Women in slums most vulnerable

Women in slums most vulnerable

They are forced to go to unsafe places at odd times, risking sexual harassment

The lack of public toilets affects women the most, particularly those living in the city’s slums and jhuggi jhopri clusters.

While the others have access to toilets at their home or workplace, women in slums are forced to defecate at railway tracks, drains and dark, dirty corners.

As if the absence of safe and hygienic toilets itself wasn’t bad enough, this also leads to sexual harassment, molestation and even rape in the slums.

“Unlike a man, a woman cannot be seen doing it in the open or in the vicinity of people known to her in the settlement. So she usually chooses the early morning hours or the night time to relieve herself.

Most cases of sexual harassment reported to us from the slums and jhuggi jhopris take place when these women are out to answer the call of nature,” says a Delhi Police inspector.

He says while there is no official study to link lack of toilets to crime against women, it certainly is an important factor, at least in the urban setting.

Poor women in rural settings happen to be more fortunate than those in urban slums, since they have the option of open spaces and agricultural fields.

While the slum and JJ department of Delhi government claims it is doing all that is required, the fact remains that about 90 percent of slums in Delhi have no toilets and dismal sanitation facilities.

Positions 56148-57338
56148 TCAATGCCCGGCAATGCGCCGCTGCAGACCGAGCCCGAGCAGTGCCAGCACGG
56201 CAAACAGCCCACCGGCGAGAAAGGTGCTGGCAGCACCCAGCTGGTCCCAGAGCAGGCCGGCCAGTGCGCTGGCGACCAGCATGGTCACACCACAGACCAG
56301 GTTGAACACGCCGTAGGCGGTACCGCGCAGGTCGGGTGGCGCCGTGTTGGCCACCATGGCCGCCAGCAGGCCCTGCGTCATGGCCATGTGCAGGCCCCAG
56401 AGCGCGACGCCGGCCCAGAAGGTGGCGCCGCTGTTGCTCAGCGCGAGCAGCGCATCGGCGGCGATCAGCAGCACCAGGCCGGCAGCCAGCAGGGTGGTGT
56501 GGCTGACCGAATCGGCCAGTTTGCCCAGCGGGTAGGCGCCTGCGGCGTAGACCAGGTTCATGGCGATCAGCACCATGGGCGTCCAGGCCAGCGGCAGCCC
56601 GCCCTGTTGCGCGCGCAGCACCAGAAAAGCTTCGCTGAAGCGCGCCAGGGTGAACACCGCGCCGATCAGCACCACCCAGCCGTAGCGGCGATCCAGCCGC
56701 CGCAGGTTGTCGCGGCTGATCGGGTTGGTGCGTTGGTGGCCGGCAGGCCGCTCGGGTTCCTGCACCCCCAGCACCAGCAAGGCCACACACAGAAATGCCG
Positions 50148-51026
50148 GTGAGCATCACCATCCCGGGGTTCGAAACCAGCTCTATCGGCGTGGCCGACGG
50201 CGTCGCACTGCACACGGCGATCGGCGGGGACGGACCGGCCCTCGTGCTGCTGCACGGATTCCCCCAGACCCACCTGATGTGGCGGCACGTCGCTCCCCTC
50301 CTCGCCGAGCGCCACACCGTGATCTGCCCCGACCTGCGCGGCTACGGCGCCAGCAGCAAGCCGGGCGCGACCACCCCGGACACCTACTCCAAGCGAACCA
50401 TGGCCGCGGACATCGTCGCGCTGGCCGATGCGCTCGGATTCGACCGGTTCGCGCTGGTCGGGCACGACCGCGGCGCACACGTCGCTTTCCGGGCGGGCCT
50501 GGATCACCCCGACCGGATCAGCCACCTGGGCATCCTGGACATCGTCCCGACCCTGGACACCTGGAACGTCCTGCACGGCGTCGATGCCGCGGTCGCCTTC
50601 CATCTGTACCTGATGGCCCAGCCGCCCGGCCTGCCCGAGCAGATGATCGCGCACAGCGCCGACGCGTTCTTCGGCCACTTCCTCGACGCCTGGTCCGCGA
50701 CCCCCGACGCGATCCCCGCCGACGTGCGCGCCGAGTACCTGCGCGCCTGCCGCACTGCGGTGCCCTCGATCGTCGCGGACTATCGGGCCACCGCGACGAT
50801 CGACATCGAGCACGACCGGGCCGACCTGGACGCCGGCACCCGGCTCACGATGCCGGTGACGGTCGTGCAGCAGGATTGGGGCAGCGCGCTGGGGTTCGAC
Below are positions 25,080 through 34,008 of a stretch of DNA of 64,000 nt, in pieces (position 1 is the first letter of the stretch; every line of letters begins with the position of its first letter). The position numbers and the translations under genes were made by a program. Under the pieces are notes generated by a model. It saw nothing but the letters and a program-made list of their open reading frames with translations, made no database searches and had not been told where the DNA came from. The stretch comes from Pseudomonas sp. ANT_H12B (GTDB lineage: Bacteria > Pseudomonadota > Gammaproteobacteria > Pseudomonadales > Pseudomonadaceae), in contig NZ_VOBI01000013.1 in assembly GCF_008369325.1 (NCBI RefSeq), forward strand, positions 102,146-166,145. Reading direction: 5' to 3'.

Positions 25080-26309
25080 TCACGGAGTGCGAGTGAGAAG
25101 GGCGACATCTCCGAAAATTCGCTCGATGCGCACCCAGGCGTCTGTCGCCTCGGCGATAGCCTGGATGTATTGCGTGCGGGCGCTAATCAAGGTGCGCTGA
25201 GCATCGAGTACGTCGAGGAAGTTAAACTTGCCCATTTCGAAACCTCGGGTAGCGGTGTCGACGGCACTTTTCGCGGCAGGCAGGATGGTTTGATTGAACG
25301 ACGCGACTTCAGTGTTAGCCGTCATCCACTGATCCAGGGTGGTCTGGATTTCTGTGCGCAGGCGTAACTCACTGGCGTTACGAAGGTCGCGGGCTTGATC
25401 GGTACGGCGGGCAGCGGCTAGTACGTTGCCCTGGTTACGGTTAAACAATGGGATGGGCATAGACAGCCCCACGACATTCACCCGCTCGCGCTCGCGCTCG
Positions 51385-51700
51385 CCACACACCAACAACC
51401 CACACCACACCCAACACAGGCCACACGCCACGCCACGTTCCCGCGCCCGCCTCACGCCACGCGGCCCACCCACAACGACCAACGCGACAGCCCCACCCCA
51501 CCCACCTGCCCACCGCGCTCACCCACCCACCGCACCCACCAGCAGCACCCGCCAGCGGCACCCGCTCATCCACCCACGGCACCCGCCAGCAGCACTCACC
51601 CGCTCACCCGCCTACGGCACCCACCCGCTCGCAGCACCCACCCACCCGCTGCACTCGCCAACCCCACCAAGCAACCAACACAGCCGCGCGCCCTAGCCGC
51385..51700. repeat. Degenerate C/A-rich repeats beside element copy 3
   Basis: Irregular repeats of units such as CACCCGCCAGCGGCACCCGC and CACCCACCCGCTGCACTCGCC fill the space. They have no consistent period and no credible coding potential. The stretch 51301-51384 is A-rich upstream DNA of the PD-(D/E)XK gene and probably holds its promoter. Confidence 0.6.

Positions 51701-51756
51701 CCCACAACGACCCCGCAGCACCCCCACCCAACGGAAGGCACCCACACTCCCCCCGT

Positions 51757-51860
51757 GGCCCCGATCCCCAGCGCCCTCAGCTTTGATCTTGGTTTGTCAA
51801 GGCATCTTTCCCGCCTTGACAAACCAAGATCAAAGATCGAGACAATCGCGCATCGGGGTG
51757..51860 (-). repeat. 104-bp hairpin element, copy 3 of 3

“The government may claim anything but our slum does not have a single toilet. We defecate in the open on railway tracks,” says Gopal, a resident of Anna Nagar.

When confronted with this, a slum department official says in slums — where there is a shortage of space and no piped water supply — the government does not allow building a permanent toilet complex, since it cannot be maintained and may ultimately prove to be a health hazard.

 “There is always a problem of maintaining a permanent toilet structure, so some slums have been provided with a movable community toilet complex (CTC),” says the official.

According to him, the norm is one latrine seat for 30 jhuggis. So, if a single jhuggi has a minimum of five members, one latrine seat caters to 150 people. In the case of resettlement colonies, one CTC with 20 seats for men and 20 for women is considered enough for 500 households.

Even the official agrees that this is too few toilets; and a possible cause of communicable diseases, especially for women who are more prone to infection.

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